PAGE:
By Kathryn G. Menu
During an arrest over a decade ago, Sag Harbor Village Police seized two boxes from the vehicle of someone charged in a series of liquor store thefts. One was full of brand new Gap jeans, the other Van Heusen shirts.
Today, those boxes, like a lot of items seized during arrests or brought to the department’s lost and found, sit unclaimed in the Sag Harbor Village Police Department.
But not for long.
The Sag Harbor Village Police Department has joined the ranks of close to 2,500 police departments, including the East Hampton Town Police Department, the Southampton Town Police Department and the Riverhead Police Department, in funneling these items to the online auction warehouse, www.propertyroom.com.
Propertyroom.com was founded in 1999 by former Long Beach, N.Y. police detective Thomas Lane, an entrepreneur who remembered how expensive — and time consuming — it was for the Long Beach Police Department to hold its own auctions.
Most often found for auction on the website is jewelry, clothing, watches, art, coins and bullion, but occasionally, says Propertyroom.com CEO P.J. Bellomo, some more bizarre items do occasionally come their way.
Like a colonoscopy machine, or a coffin, for example.
“The first question we asked ourselves was who steals a colonoscopy machine, and the next was, who buys a colonoscopy machine,” said Bellomo.
But someone did.
According to Sag Harbor Village Police Sergeant Paul Fabiano, he decided to contract with Propertyroom.com for the very reasons Lane founded the company.
“We didn’t really have enough property to do an auction and I really wanted to clear this stuff out of here,” said Sergeant Fabiano. “We have been holding some of this property since the 1980s. And I wanted to make sure it was done properly, ethically.”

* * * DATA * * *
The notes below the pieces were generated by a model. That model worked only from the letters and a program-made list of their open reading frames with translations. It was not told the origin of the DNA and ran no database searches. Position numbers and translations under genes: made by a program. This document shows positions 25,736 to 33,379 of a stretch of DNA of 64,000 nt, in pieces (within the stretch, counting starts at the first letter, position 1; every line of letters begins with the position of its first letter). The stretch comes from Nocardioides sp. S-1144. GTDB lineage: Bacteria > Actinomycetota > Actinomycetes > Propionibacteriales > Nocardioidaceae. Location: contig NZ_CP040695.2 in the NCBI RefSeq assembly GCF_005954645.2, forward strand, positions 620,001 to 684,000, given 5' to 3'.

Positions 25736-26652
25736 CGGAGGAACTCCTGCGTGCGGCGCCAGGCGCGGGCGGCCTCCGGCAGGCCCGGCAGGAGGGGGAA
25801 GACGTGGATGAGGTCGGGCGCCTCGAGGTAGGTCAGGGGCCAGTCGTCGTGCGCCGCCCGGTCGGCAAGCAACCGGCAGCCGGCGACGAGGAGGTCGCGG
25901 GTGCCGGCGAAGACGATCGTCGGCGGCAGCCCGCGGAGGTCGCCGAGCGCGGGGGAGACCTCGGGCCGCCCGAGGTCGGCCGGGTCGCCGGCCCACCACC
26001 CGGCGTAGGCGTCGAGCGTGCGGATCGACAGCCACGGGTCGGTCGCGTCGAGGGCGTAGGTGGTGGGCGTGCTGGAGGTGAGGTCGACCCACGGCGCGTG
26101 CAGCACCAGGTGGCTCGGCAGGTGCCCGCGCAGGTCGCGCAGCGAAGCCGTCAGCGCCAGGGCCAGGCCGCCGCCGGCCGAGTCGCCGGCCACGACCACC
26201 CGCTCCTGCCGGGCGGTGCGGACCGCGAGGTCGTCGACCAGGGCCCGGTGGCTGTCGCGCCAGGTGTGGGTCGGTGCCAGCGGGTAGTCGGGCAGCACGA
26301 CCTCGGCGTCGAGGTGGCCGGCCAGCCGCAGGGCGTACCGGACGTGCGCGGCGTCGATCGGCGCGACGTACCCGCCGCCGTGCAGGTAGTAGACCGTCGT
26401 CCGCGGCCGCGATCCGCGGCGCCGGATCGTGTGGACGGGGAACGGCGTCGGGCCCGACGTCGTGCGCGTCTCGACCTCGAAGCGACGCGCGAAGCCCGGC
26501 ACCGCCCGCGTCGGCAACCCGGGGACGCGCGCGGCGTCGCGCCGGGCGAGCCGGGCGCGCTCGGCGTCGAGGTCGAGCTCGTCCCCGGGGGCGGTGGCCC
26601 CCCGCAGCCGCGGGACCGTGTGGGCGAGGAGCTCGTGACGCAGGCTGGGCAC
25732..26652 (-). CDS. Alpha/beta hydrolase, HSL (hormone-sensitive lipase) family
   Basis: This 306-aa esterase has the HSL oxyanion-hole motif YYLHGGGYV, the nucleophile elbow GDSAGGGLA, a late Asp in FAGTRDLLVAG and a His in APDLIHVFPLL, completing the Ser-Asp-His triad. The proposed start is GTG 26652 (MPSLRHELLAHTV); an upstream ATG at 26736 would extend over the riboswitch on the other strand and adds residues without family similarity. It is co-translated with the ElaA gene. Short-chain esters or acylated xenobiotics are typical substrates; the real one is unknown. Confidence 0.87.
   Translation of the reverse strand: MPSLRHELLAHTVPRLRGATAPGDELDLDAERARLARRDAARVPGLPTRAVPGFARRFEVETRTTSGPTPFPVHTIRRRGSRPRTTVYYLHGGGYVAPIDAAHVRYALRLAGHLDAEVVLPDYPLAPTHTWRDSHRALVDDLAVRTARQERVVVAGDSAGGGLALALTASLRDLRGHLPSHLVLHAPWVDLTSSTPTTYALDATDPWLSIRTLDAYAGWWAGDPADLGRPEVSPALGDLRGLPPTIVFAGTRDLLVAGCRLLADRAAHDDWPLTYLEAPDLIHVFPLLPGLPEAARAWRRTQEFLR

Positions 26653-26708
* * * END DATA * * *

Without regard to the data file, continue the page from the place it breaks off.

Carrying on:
Most of the items are not seized evidence, but items brought to lost and found and never claimed, he said. The department does send letters out to people who bring in lost and found items if they are not claimed to see if they would like to claim the property. Often, said Sergeant Fabiano, they do not hear back from those people.
Real property law dictates the police department must hold on to items with a value of less than $100 for a minimum of three months. Items that are estimated between $100 and $500 in value have to be held for six months and items valued between $500 and $5,000 must be held for one year. Anything valued at over $5,000 must be held by the department for over three years.
Every effort is made to return any evidence related items to the rightful owners once a case is completed and will not be up for an appeal, but, said Sergeant Fabiano, occasionally things simply go unclaimed.
Sergeant Fabiano initially reached out to the Suffolk County Police Department and it was through a source there that he discovered Propertyroom.com.
According to Bellomo, the website sells everything at open auction, starting at $1.Propertyroom.com takes a small cut of the sale, with the remaining money going back to the police department the item originated from.
According to Bellomo, Propertyroom.com has distributed about $50 million back to police departments in 48 states across the country.
“And that is not taking into account the money saved by these departments not having to hold auctions,” he said. “A lot of police chiefs see the value more in not having to deploy their precious resources on a non-police related activity.”
“We are not looking to make money off this,” said Sergeant Fabiano. “But just to remove the need for us to spend the time and the man hours on organizing an auction,” he said. “Especially with what we have here, which is honestly some old wrist watches, some CDs, a skateboard, a scooter, a little jewelry, mostly costume pieces.”
For the most part, items sent to Propertyroom.com are largely along the same lines – costume jewelry, cellphones, watches, coins, tools and bicycles. However, sometimes a diamond in the rough does emerge.
This year Bellomo said one of his clients in the greater New York City area sentPropertyroom.com a bag a jewelry. The company engages the services of experts, including jewelers, to evaluate items it will sell on its website. In that bag of costume jewelry, the website’s expert found a watch valued at $125,000. It sold at auction for $77,000.
The website was also sent a Persian rug valued at more than $10,000, and a 2.75 carat, pear shaped diamond ring, which also came out of a bag of costume jewelry. That sold for $23,000 at auction.
And then there was the colonoscopy machine.
“With items like tools, cameras, iPods, we always make sure to test them to make sure they work before we put them out to auction,” said Bellomo. “That one went untested.”